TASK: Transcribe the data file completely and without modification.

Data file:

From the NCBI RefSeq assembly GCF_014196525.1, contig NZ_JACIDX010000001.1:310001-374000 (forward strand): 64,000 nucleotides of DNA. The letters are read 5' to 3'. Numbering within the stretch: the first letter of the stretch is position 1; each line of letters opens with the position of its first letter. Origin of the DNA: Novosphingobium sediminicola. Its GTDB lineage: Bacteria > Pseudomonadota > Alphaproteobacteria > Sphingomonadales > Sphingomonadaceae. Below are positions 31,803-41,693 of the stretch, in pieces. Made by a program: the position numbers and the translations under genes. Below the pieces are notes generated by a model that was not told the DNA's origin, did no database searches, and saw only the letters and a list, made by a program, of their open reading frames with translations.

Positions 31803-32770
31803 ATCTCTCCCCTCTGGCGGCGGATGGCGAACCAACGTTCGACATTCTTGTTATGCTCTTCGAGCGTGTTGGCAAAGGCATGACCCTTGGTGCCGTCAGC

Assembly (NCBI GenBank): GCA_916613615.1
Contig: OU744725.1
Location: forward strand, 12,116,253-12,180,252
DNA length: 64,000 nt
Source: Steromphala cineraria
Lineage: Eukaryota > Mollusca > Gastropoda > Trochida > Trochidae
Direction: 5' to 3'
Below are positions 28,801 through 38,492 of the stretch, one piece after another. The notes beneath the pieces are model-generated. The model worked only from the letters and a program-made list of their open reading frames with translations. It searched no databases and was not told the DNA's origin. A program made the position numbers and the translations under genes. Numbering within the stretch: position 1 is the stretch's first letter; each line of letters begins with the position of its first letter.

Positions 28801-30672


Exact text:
From the NCBI RefSeq assembly GCF_014196525.1, contig NZ_JACIDX010000001.1:310001-374000 (forward strand): 64,000 nucleotides of DNA. The letters are read 5' to 3'. Numbering within the stretch: the first letter of the stretch is position 1; each line of letters opens with the position of its first letter. Origin of the DNA: Novosphingobium sediminicola. Its GTDB lineage: Bacteria > Pseudomonadota > Alphaproteobacteria > Sphingomonadales > Sphingomonadaceae. Below are positions 31,803-41,693 of the stretch, in pieces. Made by a program: the position numbers and the translations under genes. Below the pieces are notes generated by a model that was not told the DNA's origin, did no database searches, and saw only the letters and a list, made by a program, of their open reading frames with translations.

Positions 31803-32770
31803 ATCTCTCCCCTCTGGCGGCGGATGGCGAACCAACGTTCGACATTCTTGTTATGCTCTTCGAGCGTGTTGGCAAAGGCATGACCCTTGGTGCCGTCAGC

Assembly (NCBI GenBank): GCA_916613615.1
Contig: OU744725.1
Location: forward strand, 12,116,253-12,180,252
DNA length: 64,000 nt
Source: Steromphala cineraria
Lineage: Eukaryota > Mollusca > Gastropoda > Trochida > Trochidae
Direction: 5' to 3'
Below are positions 28,801 through 38,492 of the stretch, one piece after another. The notes beneath the pieces are model-generated. The model worked only from the letters and a program-made list of their open reading frames with translations. It searched no databases and was not told the DNA's origin. A program made the position numbers and the translations under genes. Numbering within the stretch: position 1 is the stretch's first letter; each line of letters begins with the position of its first letter.

Positions 28801-30672